The Road from Regensburg

FAITH Magazine January – February 2012

THE YEAR OF FAITH 2012-2013

11 October: From the Motu Proprio Porta Fidei declaring a Year of Faith from 11 October 2012.

2. Ever since the start of my ministry as Successor of Peter, I have spoken of the need to rediscover the journey of faith so as to shed ever clearer light on the joy and renewed enthusiasm of the encounter with Christ... It often happens that Christians are more concerned for the social, cultural and political consequences of their commitment, continuing to think of the faith as a self-evident presupposition for life in society.... Whereas in the past it was possible to recognise a unitary cultural matrix, broadly accepted in its appeal to the content of the faith and the values inspired by it, today this no longer seems to be the case in large swathes of society, because of a profound crisis of faith that has affected many people.

4.  My venerable Predecessor the Servant of God Paul VI announced [a Year of Faith] in 1967 ... [that] the whole Church could reappropriate "exact knowledge of the faith, so as to reinvigorate it, purify it, confirm it, and confess it". ... so as to bear consistent witness in historical circumstances very different from those of the past.

5.  ... the texts bequeathed by the [Second Vatican] Council Fathers ... need to be read correctly, to be widely known and taken to heart as important and normative texts of the Magisterium, within the Church's Tradition ... "if we interpret and implement guided by a right hermeneutic".

12. In this Year, [then], the Catechism of the Catholic Church will serve as a tool providing real support for the faith ... To a greater extent than in the past, faith is now being subjected to a series of questions arising from a changed mentality which, especially today, limits the field of rational certainties to that of scientific and technological discoveries.

THE NEW EVANGELISATION

1 December to the Plenary Assembly of the Pontifical Council for the Family.

The new evangelisation depends largely on the domestic Church. In our time, as in times past, the eclipse of God, the spread of ideologies contrary to the family and the degradation of sexual ethics are intertwined. And just as the eclipse of God and the crisis of the family are linked, so the new evangelisation is inseparable from the Christian family.

20 November, Benin, at signing of Apostolic Exhortation Africae Munus.

There is also an urgent need to work for the new evangelisation in Africa, especially among people who have distanced themselves from the Church or who do not behave in a Christian fashion. African Christians, and in particular the clergy and consecrated persons, are likewise called to support new evangelisation in secularised nations. This is an exchange of gifts, because African missionaries are already at work in countries which once produced missionaries who went forth to announce the Good News in Africa.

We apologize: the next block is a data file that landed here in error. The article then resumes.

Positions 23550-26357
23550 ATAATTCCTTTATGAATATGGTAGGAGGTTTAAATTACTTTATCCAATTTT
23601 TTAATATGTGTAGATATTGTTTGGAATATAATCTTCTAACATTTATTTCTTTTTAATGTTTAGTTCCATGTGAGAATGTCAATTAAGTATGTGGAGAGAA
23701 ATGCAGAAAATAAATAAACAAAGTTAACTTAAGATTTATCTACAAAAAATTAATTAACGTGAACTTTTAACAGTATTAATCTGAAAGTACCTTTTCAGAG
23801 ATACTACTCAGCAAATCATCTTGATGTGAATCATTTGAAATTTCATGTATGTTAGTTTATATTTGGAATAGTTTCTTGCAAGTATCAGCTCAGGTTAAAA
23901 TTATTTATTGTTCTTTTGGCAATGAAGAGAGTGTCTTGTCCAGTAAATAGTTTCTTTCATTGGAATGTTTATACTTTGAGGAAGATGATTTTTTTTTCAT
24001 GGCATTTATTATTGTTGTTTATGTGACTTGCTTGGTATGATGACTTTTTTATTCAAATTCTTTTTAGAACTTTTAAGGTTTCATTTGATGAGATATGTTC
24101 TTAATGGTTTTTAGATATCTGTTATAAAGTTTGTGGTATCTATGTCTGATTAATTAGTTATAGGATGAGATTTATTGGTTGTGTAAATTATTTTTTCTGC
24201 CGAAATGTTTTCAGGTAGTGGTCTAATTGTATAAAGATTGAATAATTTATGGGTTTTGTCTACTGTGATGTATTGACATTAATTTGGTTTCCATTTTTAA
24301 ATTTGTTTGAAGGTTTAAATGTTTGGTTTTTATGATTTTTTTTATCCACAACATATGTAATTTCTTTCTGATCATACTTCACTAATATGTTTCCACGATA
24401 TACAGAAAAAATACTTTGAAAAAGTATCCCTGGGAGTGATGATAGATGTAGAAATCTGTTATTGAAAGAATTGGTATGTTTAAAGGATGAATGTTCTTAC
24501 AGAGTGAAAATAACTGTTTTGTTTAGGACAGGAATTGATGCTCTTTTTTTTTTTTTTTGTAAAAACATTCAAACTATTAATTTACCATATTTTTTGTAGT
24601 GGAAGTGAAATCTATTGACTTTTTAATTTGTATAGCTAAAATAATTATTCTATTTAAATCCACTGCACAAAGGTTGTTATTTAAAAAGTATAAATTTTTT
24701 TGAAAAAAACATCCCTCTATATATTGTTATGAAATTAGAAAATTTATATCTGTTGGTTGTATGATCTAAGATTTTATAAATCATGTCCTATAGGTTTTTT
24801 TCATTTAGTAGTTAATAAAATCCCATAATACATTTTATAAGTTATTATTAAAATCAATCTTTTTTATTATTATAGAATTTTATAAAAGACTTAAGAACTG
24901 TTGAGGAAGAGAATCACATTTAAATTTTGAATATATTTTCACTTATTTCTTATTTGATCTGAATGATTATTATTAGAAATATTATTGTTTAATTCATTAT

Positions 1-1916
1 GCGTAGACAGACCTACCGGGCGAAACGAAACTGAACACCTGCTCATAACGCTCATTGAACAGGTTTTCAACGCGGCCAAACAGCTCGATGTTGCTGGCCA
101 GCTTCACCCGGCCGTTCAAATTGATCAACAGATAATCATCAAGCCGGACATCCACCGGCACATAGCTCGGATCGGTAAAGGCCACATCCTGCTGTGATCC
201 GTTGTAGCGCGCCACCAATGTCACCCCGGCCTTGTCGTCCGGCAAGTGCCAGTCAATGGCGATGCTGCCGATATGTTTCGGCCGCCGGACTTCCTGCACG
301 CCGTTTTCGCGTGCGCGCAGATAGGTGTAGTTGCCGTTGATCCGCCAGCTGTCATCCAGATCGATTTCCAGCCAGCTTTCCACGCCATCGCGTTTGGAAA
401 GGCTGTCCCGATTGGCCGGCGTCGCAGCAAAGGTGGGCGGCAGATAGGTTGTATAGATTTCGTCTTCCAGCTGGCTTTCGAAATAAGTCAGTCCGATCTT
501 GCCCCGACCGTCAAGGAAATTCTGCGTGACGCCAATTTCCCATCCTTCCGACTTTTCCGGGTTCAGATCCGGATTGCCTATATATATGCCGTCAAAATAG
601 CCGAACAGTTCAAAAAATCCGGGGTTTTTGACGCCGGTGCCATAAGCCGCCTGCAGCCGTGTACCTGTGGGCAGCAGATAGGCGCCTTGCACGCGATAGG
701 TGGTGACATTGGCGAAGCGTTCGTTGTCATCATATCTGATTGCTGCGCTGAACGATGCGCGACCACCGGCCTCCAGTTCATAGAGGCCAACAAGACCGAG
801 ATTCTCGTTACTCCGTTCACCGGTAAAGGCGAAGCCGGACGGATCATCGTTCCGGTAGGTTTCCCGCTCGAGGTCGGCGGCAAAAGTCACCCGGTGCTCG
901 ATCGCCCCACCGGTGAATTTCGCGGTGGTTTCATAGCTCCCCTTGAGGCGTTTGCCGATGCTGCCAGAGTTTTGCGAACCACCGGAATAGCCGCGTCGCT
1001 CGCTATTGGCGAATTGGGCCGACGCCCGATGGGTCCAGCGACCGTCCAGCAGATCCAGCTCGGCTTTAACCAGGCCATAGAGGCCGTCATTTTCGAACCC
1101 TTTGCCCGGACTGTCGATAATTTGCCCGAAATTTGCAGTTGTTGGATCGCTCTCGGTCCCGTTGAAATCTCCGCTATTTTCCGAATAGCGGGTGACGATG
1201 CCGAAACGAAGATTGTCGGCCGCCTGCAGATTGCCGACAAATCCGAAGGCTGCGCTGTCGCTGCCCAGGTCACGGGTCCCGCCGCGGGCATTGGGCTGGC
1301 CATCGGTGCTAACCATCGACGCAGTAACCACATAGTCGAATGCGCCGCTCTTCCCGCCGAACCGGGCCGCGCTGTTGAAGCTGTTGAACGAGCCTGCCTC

From the preface to the Lineamenti for the 2012 International Synod of Bishops on the New Evangelisation. Issued 2 February 2011.

In recent decades much has been said about the urgency of the new evangelisation ... today [it] has not been sufficiently accepted to result in the Christian transformation of persons, families and societies. Though these situations were duly treated in the Special Assemblies of the Synod of Bishops of a continental and regional character, which were celebrated in preparation for the Jubilee of the Year 2000, the subject still remains a great challenge for the entire Church. For this reason, ...[the Pope] decided to convoke the XIII Ordinary General Assembly of the Synod of Bishops from 7 to 28 October 2012 to discuss the topic: The New Evangelisation for the Transmission of the Christian Faith ... to examine the ... new methods and means for transmitting the Good News to people in ourworld today ... to bring forth things new and old from the precious treasury of Tradition (cf. Mt 13:52). ... At the end of each chapter some questions appear which are aimed at generating discussion at every level of the Church.

Some representative questions from those at section ends: The Introduction: Q2. In the process of discerning events in history, what should be shared with the universal Church, so that, by mutually listening to these happenings, the universal Church can recognise where the Spirit is leading her in the work of evangelisation?

Chapter 1: Time for a "New Evangelisation": Q8. What have been the principal obstacles and the most challenging efforts to raise the question of God in today's discussion? What have been the results?

Chapter 2: Proclaiming the Gospel of Jesus Christ:
In response to the Second Vatican Council, many episcopal conferences, in recent decades, have undertaken the work of reorganising the programming of catechesis and the revision of catechetical texts:

Q11. What benefits have resulted in the process of transmitting the faith? What work was entailed and what obstacles have been encountered?

Chapter 3: Initiation into the Christian Experience:
Q2. Do Christian communities plan pastoral activity with the specific aim of preaching conformity to the Gospel and conversion to Christianity?

Q16. How have parish communities avoided the temptation of leaving the work of instruction in the faith to other agents of religious education (for example, their passing the responsibility to schools, thus confusing instruction in the faith with possible cultural forms of religiously oriented education)?

In our Churches, the challenge of education is a true and proper emergency:

Q18. Is the presence of Catholic institutions in the academic world an assistance in responding to this challenge? What changes in these institutions are of interest? What resources are available to respond to this challenge?

Faith Magazine

January - February 2012